25 August 2023

“Challenges in the tourism industry continue to increase as climate change worsens.”

Forest fires, tropical storms, heavy rains. In the current issue of Voice of the Month, Melanie Gerhardt, Director of Crisis Management for DER Touristik, provides insight into the tourism company’s crisis management policies and explains how important the protections offered by all-inclusive trips have become given the ever increasing impact of climate change on holiday destinations.
Reading time: 7 min.

Dear Reader,

The world is a book and those who do not travel read only one page, Roman philosopher St. Augustine is supposed to have said in the 4th century. For me, this quote still has resonance today. Travel provides us with new perspectives on the world. In addition to the desire to simply relax while on holiday, there is also a sense of curiosity, a desire to learn new things in the most wonderful way possible, while also encountering new people and cultures. Travel promotes tolerance and understanding among people, and connects worlds. This is what makes the work we do in our industry so special for me.

Nowadays, a trip is just a mouseclick away and simpler than ever to book. What many holidaymakers may not be aware of, though, is that individual travel components that they book online are generally not fully insured against unforeseeable events. All-inclusive package deals, on the other hand, include a number of protections. This includes effective crisis management that monitors events around the world and is available 24/7 to assist travellers when necessary and manage crisis situations. If a flight is cancelled, our support staff will arrange a new one. If a trip needs to be extended, our support staff will look for hotels and pay for any additional costs. We also modify transfers. And, of course, we always keep travellers fully up-to-date. If necessary, our support staff can even organise a rapid-response team. I am convinced that it is for these reasons that traditional all-inclusive package holidays are still popular and will continue to be.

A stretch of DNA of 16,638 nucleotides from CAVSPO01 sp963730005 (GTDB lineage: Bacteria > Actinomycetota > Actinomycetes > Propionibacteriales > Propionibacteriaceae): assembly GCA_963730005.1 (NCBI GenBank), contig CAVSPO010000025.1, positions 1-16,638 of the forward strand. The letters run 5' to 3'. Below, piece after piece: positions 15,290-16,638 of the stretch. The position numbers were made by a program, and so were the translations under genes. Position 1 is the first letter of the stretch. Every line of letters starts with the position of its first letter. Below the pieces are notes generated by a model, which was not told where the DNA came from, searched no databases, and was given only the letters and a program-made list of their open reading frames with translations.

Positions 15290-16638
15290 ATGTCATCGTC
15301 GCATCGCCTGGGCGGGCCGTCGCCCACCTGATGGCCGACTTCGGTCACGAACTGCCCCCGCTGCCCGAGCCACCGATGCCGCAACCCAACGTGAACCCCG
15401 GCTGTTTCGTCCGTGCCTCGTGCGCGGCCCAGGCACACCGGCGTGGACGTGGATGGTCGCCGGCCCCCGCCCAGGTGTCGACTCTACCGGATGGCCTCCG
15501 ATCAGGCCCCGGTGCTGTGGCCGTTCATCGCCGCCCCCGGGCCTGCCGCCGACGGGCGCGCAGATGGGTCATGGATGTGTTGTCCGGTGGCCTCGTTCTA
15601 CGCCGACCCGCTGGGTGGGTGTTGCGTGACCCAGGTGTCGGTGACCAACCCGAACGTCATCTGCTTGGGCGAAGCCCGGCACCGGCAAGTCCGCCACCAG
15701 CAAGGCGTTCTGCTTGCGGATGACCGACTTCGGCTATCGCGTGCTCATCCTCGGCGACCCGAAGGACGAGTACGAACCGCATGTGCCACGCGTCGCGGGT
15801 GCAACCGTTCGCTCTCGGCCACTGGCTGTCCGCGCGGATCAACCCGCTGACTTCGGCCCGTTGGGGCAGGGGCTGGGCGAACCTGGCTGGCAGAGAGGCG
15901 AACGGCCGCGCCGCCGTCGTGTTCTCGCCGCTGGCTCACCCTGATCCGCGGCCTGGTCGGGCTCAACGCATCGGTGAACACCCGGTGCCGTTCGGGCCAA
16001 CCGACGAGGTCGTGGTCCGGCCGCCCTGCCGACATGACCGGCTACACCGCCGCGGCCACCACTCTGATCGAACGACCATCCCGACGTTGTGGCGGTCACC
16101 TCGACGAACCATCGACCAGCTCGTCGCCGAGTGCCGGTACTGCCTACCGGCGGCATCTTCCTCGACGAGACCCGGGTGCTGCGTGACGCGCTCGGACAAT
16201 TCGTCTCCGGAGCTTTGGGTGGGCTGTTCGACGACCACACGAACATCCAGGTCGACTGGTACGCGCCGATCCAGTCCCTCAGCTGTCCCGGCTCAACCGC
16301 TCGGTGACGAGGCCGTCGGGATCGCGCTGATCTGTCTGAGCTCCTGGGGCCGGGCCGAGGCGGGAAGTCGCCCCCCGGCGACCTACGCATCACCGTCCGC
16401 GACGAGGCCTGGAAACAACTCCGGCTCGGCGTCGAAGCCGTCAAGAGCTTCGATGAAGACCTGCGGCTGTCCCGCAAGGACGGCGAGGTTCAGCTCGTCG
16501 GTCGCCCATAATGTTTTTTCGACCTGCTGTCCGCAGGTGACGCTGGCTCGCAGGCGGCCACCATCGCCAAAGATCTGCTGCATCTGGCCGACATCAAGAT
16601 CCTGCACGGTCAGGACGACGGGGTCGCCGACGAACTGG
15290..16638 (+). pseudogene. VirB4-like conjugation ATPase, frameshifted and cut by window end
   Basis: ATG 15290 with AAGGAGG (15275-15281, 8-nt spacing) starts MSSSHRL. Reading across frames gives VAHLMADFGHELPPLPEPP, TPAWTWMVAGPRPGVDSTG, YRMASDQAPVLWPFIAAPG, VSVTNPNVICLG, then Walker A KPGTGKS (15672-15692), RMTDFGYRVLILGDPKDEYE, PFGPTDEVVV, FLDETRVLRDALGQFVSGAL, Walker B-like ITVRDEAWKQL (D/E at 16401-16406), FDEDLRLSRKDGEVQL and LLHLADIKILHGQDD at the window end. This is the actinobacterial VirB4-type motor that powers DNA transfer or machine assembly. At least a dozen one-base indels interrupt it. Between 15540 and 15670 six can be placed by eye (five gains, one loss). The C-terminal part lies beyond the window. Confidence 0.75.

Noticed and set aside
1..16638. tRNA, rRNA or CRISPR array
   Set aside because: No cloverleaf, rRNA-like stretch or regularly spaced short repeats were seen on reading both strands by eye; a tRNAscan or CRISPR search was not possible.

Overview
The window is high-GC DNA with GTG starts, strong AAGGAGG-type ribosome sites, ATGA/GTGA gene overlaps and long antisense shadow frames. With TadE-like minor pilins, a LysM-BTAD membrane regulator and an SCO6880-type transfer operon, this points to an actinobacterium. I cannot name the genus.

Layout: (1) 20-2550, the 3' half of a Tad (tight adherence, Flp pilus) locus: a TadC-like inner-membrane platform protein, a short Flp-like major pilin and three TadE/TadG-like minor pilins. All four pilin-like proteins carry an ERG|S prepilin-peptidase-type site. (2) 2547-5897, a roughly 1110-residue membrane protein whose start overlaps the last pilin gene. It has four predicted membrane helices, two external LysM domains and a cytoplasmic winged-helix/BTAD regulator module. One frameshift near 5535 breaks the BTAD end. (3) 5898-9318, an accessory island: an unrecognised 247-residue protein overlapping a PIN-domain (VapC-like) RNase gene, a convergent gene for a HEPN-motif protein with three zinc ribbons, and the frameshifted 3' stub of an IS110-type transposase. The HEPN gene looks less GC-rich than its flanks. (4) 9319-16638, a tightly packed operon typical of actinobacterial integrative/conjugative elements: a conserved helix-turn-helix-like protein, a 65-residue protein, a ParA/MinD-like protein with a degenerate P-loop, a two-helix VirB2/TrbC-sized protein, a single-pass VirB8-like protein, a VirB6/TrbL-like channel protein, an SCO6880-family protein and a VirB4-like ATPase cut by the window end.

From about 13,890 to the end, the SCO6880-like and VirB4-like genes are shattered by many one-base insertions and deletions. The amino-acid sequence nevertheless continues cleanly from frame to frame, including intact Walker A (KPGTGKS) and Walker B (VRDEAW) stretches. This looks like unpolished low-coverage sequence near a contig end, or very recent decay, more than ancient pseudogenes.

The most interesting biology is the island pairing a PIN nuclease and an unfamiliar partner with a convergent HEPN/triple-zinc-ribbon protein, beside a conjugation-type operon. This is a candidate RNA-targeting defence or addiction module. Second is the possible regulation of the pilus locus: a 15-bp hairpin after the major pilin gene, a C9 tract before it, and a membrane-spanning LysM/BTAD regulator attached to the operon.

Of course, we try to prevent crises as far as possible to ensure that our customers do not have to deal with the consequences of such a situation. We do this by keeping an eye on events around the world using the latest monitoring and alert technology. If a crisis develops somewhere in the world, we’ll find out immediately and will be able to respond accordingly. But the tourism industry faces increasing challenges as climate change worsens. The latest examples include fires in Hawaii, Tenerife, Rhodes, and Canada. We also anticipate an active hurricane season this year.

So crises cannot be avoided. Pandemics, natural disasters, political unrest, and strikes affect holiday destinations time and again. I was able to see how well crisis management can work despite worsening climate change a few weeks ago in Rhodes. Right after the fires there, I flew over the island from the north, which escaped damage, to the south where the flames had left unmistakable scars on the island’s landscape. But I also saw how quickly and effectively firefighters and disaster management teams worked on the ground, and how fires – especially with the help of firebreaks – can be kept away from towns and hotels. This prevented significant damage for locals and tourists alike.